News | March 28, 2018

Newly certified coaches add to Troop Support’s menu of employee development programs

By John Dwyer III DLA Troop Support Public Affairs

Two employees from the Defense Logistics Agency Troop Support will be able to share their enhanced coaching skills with the workforce through the DLA In-House Coaching Program.

Industrial Hardware Deputy Director Tina Piotrowski and Construction and Equipment integrated support team chief Pamela Tull were the first volunteers from Troop Support to be part of IHC.

IHC compliments DLA’s existing employee development tool set.

IHC program

The program, developed by the DLA Human Resources Services Workforce Development Team, focuses on “creating a coaching culture that fosters a continuous learning environment,” according to DLA HRS program manager Laura Hooper.

Each coach is trained through a program accredited by the International Coaching Federation, an independent coaching organization.

IHC aims to have 50 coaches available DLA-wide by 2020, Hooper said, all of whom will have to complete at least 60 hours of training and 100 hours of coaching to meet ICF credentialing standards. The time investment of these leaders doesn’t end there.

“[Coaches] will dedicate about 10 percent of their time to coaching other DLA employees while remaining in their current positions,” Hooper said.  

Piotrowski and Tull were happy to invest their time in the program to bring IHC to Troop Support.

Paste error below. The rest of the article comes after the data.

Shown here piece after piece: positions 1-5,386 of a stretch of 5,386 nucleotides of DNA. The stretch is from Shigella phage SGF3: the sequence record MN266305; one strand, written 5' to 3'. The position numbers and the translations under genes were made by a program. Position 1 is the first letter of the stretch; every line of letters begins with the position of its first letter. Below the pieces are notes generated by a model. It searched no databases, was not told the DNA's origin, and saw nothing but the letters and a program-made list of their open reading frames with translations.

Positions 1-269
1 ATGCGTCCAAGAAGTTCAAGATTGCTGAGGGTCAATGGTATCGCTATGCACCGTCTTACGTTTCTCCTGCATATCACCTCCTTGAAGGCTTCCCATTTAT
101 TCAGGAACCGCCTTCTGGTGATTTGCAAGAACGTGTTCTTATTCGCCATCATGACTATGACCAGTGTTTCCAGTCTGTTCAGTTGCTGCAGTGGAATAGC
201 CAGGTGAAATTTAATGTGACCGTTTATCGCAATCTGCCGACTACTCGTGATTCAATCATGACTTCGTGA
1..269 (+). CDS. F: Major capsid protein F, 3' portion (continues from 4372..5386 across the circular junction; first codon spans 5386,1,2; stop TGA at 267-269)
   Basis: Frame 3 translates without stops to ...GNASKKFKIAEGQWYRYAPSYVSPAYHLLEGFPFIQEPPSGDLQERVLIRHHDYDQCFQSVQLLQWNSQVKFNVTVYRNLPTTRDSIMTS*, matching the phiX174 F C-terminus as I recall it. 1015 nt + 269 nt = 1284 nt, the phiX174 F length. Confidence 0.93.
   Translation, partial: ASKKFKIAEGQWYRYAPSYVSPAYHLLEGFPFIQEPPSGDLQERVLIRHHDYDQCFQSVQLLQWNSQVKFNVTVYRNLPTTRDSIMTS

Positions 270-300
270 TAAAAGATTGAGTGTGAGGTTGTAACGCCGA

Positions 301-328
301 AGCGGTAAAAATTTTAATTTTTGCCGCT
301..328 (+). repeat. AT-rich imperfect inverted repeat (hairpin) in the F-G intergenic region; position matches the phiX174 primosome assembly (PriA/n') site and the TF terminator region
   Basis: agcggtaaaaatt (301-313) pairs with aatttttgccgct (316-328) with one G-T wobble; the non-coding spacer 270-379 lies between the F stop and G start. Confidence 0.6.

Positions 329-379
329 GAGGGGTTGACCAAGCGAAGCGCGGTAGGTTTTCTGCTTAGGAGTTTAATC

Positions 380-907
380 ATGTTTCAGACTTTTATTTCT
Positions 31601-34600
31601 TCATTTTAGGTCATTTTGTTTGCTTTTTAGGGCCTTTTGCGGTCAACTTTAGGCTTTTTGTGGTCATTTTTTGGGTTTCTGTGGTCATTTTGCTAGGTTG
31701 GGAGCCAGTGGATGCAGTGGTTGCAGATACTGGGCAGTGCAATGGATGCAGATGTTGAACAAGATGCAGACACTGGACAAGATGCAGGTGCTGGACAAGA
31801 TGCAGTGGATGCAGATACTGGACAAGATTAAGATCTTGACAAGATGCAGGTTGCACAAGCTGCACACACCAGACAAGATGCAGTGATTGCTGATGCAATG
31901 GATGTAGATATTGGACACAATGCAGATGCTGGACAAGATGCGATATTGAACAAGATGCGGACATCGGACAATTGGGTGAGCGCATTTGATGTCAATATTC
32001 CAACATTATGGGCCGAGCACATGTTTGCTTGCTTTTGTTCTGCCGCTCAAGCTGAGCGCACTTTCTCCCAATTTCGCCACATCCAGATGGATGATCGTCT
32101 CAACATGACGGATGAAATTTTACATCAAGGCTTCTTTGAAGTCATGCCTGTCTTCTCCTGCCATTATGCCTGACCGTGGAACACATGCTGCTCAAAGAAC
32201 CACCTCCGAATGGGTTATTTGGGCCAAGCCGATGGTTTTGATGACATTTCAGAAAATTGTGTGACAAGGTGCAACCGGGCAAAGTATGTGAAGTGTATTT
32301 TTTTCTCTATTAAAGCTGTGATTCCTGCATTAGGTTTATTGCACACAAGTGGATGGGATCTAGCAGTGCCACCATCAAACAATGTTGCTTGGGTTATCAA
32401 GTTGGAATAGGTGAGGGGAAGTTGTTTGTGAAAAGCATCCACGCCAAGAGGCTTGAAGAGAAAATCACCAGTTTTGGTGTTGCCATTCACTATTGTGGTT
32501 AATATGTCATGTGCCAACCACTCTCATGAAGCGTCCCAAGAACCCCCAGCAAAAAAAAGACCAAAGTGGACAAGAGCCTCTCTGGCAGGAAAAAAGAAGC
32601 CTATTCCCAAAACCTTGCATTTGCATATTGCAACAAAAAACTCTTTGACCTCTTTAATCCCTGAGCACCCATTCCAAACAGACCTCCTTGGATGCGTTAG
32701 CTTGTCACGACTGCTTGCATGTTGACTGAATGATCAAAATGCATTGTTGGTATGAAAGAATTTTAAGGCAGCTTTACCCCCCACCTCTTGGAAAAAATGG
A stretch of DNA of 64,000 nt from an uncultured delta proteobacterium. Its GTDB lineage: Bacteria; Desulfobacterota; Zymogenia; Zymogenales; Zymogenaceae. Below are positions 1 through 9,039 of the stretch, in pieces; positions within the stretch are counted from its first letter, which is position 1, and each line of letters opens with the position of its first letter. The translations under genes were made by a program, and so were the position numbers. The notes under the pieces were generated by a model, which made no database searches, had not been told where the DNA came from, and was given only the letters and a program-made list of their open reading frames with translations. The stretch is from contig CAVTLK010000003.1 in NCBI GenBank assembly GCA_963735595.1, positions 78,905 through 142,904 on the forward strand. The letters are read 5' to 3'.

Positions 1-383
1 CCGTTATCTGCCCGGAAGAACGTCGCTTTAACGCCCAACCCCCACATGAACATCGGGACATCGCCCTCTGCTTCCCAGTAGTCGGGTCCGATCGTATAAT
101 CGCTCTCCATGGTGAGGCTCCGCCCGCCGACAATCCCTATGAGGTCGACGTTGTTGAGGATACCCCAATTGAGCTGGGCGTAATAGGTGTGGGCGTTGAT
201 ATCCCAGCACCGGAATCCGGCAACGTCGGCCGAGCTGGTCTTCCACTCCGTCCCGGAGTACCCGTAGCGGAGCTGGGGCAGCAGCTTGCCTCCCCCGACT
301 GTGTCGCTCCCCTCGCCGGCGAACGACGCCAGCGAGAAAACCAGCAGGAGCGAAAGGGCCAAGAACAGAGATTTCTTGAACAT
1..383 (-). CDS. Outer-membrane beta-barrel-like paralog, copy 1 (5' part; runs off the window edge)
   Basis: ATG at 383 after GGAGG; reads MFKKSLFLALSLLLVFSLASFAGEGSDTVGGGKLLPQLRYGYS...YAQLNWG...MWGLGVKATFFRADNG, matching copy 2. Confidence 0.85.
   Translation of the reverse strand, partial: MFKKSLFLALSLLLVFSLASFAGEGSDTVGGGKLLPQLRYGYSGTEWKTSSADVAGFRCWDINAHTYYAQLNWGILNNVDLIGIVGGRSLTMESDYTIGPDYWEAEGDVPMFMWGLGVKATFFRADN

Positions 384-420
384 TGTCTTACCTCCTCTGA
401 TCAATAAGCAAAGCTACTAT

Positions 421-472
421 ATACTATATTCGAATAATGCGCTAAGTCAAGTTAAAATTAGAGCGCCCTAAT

Tull says she wants to create an atmosphere where employees feel more value in themselves and in their role in the DLA mission, and show that management is “walking the talk” of employee development.

She envisions the program providing “someone in your corner supporting you for your initiatives to get you to a point in your life where you may not have gotten yourself.”

Piotrowski describes herself as a life-long learner and strives to pass those lessons onto others. In her coaching training, one lesson learned was awareness of individuals’ capacity.

“I don’t think [some people] realize how much they have to contribute to our strategic mission and goals,” Piotrowski said.

A menu of workforce development tools

In a December 2017 Director’s Blog, Michael Cannon, DLA Disposition Services director and champion of the IHC Program, explained that coaching is a valuable part of a developmental tool set.

“So, do you need a counselor, a mentor or a coach? The answer for me is: all three,” Cannon said. “Coaching directly supports objectives in our DLA People and Culture Plan – it helps us develop leaders and sustain our people.”

The IHC program will be added to Troop Support’s expanding menu of workforce development tools:

Enterprise Leadership Development Program

  • Proponent: DLA Training
  • Description: Five levels of courseware through DLA’s Learning Management System, as well as other development training suited to employees’ level of responsibility.
  • POC: 

Troop Support command shadow program

  • Proponent: Troop Support Command Support Office
  • Description: GS-12s and above with potential and desire for senior leadership roles can shadow the commander, deputy commander or senior acquisition executive
  • POC: Nick Sistrun ( or Dena Selkow ( 

Supply chain programs 


  • Proponent: Industrial Hardware